Watch the video here:
Check Out This Solar-Powered Socket That You Can Stick Onto Any Window!
Here’s the first step to using solar power to power up your devices!
If you're the type who wants to reduce your carbon footprint, good on you! Naturally it won't be that easy. You have to start small with just a few appliances powered by the sun. Luckily, that's not so hard anymore with new tech popping up.
The Window Socket was conceptualized by two graduate design students, Kyuho Song & Boa Oh, from South Korea.
This mini solar panel is an electric socket that sticks directly onto your window. It soaks up the sun's rays and draws the solar power into an internal battery that can store up to 1000mAh (enough power to charge a mobile phone or small appliance).
You’ll Never Get Flat Again With These Revolutionary Airless Bike Tires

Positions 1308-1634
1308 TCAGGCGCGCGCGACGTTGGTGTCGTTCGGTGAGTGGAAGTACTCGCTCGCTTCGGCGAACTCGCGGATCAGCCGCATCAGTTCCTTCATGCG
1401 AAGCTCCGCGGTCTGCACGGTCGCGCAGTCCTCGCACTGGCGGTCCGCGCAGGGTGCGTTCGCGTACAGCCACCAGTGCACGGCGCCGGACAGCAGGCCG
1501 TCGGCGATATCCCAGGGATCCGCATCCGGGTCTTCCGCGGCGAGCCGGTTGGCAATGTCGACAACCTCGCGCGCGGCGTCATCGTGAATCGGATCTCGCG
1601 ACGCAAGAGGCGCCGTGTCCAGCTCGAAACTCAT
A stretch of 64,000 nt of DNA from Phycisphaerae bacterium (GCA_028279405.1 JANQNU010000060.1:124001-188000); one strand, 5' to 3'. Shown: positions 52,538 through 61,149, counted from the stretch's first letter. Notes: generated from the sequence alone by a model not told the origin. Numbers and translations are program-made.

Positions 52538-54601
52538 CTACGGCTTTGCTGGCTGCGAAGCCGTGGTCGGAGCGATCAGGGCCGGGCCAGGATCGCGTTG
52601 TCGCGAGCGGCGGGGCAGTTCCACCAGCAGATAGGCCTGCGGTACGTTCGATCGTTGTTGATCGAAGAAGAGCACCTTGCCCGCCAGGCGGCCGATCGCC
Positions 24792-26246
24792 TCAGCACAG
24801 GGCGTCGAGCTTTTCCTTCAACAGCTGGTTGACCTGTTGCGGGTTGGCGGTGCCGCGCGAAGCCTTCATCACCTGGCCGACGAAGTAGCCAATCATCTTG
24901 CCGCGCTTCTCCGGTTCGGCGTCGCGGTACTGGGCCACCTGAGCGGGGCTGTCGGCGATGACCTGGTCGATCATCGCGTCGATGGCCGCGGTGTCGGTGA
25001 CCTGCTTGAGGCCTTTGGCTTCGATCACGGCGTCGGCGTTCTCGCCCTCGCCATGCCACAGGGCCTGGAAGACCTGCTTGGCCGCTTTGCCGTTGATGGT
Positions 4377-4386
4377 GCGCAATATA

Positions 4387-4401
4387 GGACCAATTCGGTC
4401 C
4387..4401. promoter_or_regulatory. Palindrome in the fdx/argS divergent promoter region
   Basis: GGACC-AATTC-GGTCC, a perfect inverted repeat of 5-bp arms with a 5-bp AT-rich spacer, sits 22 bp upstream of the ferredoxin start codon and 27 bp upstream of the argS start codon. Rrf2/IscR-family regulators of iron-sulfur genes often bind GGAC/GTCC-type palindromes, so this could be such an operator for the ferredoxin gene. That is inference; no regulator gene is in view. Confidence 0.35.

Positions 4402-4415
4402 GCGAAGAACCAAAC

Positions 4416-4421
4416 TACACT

Just shut up and take my money!
Riding a bike is a good form of exercise and, of course, an economical way of moving around. No wonder many people take advantage of this type of transportation on their daily travels to school, work, and others.
As with all vehicles, however, one of the downsides of using a bike is that you get to experience the occasional flat tire.
Repairing one can be a hassle! You’ll have to use a wrench (unless you own quick release tires), remove the rubber, and so on and so forth. It can really be inconvenient if you don’t have the time or skills for it.
This Huge Limestone Wall In Bolivia Is Covered By More Than 5,000 Dinosaur Footsteps
Wow, that’s a hell lot of dinosaur tracks!
Dinosaur enthusiasts, listen up.
Did you know that a huge wall found in Bolivia has more than 5,000 dinosaur tracks?
The Cal Orck’o archeological site is located about 5kms from the city of Sucre. It has a slope of 73 degrees and measures 260 feet in height and 3,900 in length. The spot was discovered by Fabrica Nacional de Cemento SA/Fancesa, a local cement company, and it is believed to have the world’s biggest concentration of dinosaur tracks.